New space robot would hop—not drive—across other worlds

SPACE RESEARCH CENTRE OF THE POLISH ACADEMY OF SCIENCES

New space robot would hop—not drive—across other worlds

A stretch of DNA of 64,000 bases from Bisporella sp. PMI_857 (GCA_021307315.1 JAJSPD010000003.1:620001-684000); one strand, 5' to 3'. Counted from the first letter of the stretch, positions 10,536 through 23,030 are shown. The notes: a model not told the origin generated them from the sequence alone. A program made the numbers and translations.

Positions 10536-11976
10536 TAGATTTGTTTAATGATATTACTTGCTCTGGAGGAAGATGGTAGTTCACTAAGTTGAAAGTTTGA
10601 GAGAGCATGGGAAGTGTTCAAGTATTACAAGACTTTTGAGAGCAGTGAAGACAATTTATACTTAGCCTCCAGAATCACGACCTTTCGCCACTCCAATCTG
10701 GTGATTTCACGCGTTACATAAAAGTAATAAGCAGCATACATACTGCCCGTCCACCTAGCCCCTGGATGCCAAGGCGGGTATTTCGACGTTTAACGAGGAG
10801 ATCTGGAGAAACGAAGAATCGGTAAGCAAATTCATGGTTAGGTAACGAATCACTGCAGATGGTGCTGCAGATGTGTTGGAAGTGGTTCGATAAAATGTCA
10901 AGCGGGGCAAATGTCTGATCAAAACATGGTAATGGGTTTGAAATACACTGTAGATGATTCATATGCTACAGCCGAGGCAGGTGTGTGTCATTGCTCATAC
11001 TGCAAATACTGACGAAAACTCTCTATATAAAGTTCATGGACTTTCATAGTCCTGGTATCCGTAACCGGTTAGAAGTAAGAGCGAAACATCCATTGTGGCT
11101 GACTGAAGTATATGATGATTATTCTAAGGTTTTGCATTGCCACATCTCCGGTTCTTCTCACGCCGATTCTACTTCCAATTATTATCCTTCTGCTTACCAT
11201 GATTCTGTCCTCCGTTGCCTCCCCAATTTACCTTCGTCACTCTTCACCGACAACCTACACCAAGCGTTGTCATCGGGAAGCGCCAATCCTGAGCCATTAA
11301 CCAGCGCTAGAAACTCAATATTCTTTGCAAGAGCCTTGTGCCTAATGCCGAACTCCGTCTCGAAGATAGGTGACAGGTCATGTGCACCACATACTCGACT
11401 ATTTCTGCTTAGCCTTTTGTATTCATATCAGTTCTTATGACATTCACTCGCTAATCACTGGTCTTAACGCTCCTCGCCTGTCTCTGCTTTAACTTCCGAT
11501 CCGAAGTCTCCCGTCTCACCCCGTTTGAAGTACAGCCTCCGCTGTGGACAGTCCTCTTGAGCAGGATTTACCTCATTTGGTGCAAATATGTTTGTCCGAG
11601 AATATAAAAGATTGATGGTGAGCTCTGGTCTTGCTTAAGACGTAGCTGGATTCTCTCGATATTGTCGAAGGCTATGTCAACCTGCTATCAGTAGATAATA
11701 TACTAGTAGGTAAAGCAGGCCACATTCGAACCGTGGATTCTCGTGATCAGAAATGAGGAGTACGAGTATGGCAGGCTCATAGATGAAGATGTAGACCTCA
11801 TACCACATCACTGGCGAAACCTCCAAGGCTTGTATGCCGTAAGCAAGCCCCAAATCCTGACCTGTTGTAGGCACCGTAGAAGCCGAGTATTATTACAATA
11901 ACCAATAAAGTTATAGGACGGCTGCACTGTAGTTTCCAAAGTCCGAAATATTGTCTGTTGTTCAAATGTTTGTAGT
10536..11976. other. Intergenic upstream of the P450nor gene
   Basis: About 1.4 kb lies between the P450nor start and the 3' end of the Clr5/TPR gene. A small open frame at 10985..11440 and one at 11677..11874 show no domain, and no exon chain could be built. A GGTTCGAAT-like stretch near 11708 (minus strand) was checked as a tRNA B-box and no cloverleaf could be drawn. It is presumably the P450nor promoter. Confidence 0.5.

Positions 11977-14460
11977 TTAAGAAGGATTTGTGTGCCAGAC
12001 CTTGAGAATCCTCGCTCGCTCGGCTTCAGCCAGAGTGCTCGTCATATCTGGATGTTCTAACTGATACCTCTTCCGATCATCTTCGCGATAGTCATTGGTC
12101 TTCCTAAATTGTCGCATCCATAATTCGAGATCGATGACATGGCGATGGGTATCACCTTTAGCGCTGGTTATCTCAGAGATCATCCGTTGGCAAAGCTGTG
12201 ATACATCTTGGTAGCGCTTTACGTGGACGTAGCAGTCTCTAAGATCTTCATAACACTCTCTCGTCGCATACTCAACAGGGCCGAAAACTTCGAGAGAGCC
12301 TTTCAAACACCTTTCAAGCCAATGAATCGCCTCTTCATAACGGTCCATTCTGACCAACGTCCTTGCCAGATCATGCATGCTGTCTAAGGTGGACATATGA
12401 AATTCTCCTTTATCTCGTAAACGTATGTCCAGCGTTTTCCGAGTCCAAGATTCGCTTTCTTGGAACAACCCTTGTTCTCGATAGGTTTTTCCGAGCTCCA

Neil Armstrong sent mankind leaping through the stars, but if a new robotic explorer makes it into space, we may soon be hopping instead. Called the Highland Terrain Hopper, or HOPTER, the vehicle will use hopping—instead of driving—to explore the surface of other planets. Most of this work is currently done by stationary lander platforms or wheeled rovers, which can travel many kilometers. Both have limitations: Landers cannot investigate areas beyond their immediate surroundings, and the more mobile rovers don’t work in ultra–low gravity environments, where their wheels won’t adhere to the ground (like on asteroids, comets, and the martian moons). Rovers are further limited by difficult-to-cross landscapes; this makes studying mountainous terrains challenging, depriving us of key insights into the geology of other planetary bodies. To solve these problems, a team of engineers and planetary geologists decided to design a vehicle with a very different form of locomotion-hopping. Hopping is a highly efficient way for robots to navigate around, through, and over obstacles far larger than themselves. Although the HOPTER is not the first exploration vehicle to hop—the Mars Reconnaissance Lander could make controlled ballistic jumps between flat terrains, for example—the HOPTER’s low center of mass, high maneuverability, and simple, robust design make it the ideal candidate for exploring uneven and mountainous terrain across a broad range of gravitational environments. The HOPTER is still in the design phase, but when it is built, it will feature a 70 cm–diameter reversible disc with three independently firing legs that can project it up to 4 meters into the air on a planet like Mars (see picture, above). With these legs, the HOPTER will be able to precisely navigate up and down steep rock slopes, recover from slips and falls, and even leap over obstacles many times its height. The platform’s relatively light weight means that several could be deployed simultaneously to explore the surface of a planet, allowing for everything from simple picture taking to complex, 3D geophysical surveys. The next step, researchers say, is to develop a working prototype—something they are already getting the bounce on.

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